The leader Kellyanne Conway sees as 'the health care president'

If Kellyanne Conway wants to have a conversation about who's earned "the health care president" label, she may not like where the discussion ends up.
Image: Kellyanne Conway
White House counselor Kellyanne Conway talks to reporters in the briefing room of the White House on Feb. 5, 2020.Evan Vucci / AP
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By Steve Benen

The White House's Kellyanne Conway appeared on Fox News yesterday morning, and used a specific phrase over and over again. "What we're trying to do is show that this health care president is the one that is governing," Conway said, adding that "this health care president" believes in transparency" and "the health care president continues to deliver for America."

Subtle, it was not.

It's likely that Conway, who had a background in political polling before joining Team Trump as his third campaign manager in 2016, has seen some of the internal data and concluded that the president is in real trouble when it comes to public attitudes on health care. It's also likely that she keeps calling Trump "the health care president" in the hopes that the public will take the spin seriously.

But given the circumstances, it's an awfully tough sell. Trump is, after all, championing a lawsuit that would strip tens of millions of Americans of their health security, even during a pandemic. This is the same president who also championed far-right legislation in 2017 that would've devastated millions of families.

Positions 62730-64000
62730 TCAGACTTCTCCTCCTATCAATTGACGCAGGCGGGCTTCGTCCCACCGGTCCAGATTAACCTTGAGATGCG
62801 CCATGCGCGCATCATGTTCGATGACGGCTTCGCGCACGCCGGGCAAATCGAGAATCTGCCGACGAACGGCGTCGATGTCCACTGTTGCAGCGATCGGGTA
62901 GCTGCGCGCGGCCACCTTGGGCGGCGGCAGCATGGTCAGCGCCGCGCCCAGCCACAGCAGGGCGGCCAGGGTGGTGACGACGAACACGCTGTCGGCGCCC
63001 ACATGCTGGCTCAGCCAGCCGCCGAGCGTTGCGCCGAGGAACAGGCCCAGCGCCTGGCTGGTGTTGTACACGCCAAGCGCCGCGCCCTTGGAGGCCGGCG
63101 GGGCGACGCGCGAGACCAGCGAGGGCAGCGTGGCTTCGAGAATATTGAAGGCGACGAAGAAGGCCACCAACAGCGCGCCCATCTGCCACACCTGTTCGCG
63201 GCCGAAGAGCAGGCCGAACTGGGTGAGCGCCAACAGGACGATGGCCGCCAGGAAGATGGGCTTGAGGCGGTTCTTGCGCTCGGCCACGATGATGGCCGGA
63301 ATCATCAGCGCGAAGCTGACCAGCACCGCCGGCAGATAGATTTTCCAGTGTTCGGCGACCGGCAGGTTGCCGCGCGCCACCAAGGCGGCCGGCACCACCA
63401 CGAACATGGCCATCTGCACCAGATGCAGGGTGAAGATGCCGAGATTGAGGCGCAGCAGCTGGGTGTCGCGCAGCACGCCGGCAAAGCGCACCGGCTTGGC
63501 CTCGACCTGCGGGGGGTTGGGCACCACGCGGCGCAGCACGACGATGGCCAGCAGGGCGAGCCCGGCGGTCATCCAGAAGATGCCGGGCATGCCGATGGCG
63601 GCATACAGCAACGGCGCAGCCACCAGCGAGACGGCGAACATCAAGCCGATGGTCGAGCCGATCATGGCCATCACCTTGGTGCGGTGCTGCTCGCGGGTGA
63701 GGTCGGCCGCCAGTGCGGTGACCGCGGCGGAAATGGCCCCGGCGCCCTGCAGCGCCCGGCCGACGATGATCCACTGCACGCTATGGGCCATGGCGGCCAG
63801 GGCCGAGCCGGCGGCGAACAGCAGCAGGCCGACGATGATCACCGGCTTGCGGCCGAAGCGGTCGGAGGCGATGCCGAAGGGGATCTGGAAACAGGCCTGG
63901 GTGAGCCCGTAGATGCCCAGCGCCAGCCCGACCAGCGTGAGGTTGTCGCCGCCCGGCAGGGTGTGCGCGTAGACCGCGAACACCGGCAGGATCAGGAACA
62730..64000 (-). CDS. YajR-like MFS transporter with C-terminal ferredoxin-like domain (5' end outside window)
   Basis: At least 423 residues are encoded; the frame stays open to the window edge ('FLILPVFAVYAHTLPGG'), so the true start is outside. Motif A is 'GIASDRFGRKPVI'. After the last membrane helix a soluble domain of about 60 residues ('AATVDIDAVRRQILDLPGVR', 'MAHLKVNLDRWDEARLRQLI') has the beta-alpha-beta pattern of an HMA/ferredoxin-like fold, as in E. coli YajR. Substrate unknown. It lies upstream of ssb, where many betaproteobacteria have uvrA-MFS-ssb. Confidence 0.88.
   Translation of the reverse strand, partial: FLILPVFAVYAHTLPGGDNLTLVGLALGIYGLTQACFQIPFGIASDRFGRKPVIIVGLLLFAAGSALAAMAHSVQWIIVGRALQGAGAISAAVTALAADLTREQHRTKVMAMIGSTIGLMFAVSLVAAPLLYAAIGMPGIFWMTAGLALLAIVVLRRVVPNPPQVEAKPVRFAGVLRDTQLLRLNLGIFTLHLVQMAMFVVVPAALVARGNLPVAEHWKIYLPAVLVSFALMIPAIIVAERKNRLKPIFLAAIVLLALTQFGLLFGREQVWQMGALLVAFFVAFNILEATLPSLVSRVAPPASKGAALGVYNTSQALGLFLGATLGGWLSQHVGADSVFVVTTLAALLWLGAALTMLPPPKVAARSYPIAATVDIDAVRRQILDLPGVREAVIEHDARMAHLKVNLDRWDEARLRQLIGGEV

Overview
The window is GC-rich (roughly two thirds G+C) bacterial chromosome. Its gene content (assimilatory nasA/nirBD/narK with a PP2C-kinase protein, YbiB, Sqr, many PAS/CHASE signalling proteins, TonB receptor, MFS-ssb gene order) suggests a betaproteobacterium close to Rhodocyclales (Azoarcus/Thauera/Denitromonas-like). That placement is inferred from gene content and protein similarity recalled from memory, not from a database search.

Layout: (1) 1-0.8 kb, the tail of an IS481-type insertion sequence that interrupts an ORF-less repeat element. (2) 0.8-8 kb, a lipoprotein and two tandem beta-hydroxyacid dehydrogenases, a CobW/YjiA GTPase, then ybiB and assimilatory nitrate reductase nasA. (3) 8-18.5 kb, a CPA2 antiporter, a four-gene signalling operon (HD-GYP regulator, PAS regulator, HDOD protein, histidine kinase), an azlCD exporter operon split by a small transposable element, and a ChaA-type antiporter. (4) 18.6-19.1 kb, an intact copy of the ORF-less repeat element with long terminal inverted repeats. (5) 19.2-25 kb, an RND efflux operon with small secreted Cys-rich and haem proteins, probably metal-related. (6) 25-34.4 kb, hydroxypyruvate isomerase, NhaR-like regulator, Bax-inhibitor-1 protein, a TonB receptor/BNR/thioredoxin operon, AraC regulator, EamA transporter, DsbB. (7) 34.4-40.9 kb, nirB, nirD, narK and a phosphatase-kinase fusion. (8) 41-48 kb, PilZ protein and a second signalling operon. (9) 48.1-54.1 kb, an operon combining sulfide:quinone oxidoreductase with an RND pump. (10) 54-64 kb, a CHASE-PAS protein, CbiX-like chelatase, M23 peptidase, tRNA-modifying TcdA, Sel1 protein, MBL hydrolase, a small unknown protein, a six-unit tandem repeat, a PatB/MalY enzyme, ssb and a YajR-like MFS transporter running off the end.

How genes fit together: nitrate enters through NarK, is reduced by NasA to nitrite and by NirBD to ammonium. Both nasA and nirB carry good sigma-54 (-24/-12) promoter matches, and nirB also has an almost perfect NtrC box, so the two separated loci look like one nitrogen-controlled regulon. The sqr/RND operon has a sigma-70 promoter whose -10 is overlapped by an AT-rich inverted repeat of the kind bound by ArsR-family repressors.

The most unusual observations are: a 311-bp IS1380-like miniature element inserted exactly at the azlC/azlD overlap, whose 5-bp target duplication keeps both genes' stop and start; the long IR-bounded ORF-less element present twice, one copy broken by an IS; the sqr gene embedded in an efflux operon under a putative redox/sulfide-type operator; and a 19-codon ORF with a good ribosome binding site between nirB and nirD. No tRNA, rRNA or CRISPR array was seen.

As Vox's Matt Yglesias explained a while back:

He has followed that up by pushing a variety of Medicaid waiver schemes to allow GOP-held states to restrict low-income families' access to health care. His administration is particularly enthusiastic about work requirements that reduce coverage while doing nothing to encourage work.... The result of all this is that the uninsured rate in America is actually rising.

Let's not overlook Trump's efforts to sabotage the Affordable Care Act, which have also caused adverse effects.

All of this, of course, was true long before the coronavirus crisis began.

The Washington Post's Catherine Rampell added in early February, after Vice President Mike Pence endorsed a series of regressive changes to Medicaid, "Is the problem incompetence or malice? When it comes to the Trump administration's terrible health-care agenda, the answer appears to be both."

If Kellyanne Conway wants to have a conversation about who's earned "the health care president" label, the White House may not like where the discussion ends up.